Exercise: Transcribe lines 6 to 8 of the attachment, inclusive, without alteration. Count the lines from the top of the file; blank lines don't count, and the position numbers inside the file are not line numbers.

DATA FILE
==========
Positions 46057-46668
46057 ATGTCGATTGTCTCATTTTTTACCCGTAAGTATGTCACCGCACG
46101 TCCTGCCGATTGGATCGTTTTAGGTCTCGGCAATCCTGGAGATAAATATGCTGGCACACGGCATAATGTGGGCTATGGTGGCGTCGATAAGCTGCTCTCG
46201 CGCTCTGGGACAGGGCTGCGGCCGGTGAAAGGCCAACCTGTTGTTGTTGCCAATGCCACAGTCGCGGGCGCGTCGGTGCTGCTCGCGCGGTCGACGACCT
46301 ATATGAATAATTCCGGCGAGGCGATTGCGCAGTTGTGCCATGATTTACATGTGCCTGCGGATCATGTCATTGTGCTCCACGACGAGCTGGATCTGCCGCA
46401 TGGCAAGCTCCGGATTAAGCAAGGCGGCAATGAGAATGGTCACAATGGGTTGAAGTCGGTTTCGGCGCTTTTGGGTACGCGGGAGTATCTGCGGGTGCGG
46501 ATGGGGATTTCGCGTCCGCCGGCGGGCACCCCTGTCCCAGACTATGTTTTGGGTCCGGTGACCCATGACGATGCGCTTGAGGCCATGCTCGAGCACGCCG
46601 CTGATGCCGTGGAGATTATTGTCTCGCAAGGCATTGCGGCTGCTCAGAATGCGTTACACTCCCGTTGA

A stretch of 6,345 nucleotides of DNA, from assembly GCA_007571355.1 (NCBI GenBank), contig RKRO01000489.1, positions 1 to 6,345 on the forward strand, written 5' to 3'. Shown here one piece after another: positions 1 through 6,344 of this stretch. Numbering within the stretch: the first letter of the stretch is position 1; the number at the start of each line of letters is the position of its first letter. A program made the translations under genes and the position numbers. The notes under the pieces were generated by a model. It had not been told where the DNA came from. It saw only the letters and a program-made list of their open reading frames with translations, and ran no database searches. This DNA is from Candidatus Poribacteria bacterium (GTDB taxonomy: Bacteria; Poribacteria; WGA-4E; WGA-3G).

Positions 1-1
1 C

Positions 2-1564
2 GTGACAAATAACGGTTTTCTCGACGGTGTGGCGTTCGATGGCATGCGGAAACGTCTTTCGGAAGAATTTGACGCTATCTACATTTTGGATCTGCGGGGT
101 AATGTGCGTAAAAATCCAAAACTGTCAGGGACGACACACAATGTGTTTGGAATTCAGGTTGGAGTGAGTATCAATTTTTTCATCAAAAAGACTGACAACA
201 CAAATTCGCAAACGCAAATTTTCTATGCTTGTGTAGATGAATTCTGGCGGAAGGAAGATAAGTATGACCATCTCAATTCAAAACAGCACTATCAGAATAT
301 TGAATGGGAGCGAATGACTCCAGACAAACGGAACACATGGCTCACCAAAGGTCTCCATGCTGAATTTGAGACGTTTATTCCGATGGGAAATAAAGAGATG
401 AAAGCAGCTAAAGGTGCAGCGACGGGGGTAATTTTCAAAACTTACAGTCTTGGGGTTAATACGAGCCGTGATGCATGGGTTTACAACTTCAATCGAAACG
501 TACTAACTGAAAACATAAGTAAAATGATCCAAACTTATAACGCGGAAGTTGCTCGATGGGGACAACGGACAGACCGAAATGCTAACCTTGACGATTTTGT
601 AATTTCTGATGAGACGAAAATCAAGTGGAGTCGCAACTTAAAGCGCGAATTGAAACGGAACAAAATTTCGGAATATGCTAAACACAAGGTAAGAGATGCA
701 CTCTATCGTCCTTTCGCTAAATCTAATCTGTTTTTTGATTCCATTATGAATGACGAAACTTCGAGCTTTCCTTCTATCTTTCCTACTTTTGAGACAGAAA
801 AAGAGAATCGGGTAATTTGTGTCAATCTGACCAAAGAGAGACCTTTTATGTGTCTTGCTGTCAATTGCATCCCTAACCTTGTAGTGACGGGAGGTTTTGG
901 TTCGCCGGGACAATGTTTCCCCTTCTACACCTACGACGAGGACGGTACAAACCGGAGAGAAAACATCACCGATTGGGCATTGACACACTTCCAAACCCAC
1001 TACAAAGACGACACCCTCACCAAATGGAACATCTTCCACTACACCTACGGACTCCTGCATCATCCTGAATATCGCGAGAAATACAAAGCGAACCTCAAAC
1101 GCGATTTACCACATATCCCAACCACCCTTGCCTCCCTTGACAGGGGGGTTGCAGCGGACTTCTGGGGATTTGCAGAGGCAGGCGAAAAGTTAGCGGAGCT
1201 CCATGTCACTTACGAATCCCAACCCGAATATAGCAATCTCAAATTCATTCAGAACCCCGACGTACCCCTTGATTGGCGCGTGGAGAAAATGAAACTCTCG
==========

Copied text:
46401 TGGCAAGCTCCGGATTAAGCAAGGCGGCAATGAGAATGGTCACAATGGGTTGAAGTCGGTTTCGGCGCTTTTGGGTACGCGGGAGTATCTGCGGGTGCGG
46501 ATGGGGATTTCGCGTCCGCCGGCGGGCACCCCTGTCCCAGACTATGTTTTGGGTCCGGTGACCCATGACGATGCGCTTGAGGCCATGCTCGAGCACGCCG
46601 CTGATGCCGTGGAGATTATTGTCTCGCAAGGCATTGCGGCTGCTCAGAATGCGTTACACTCCCGTTGA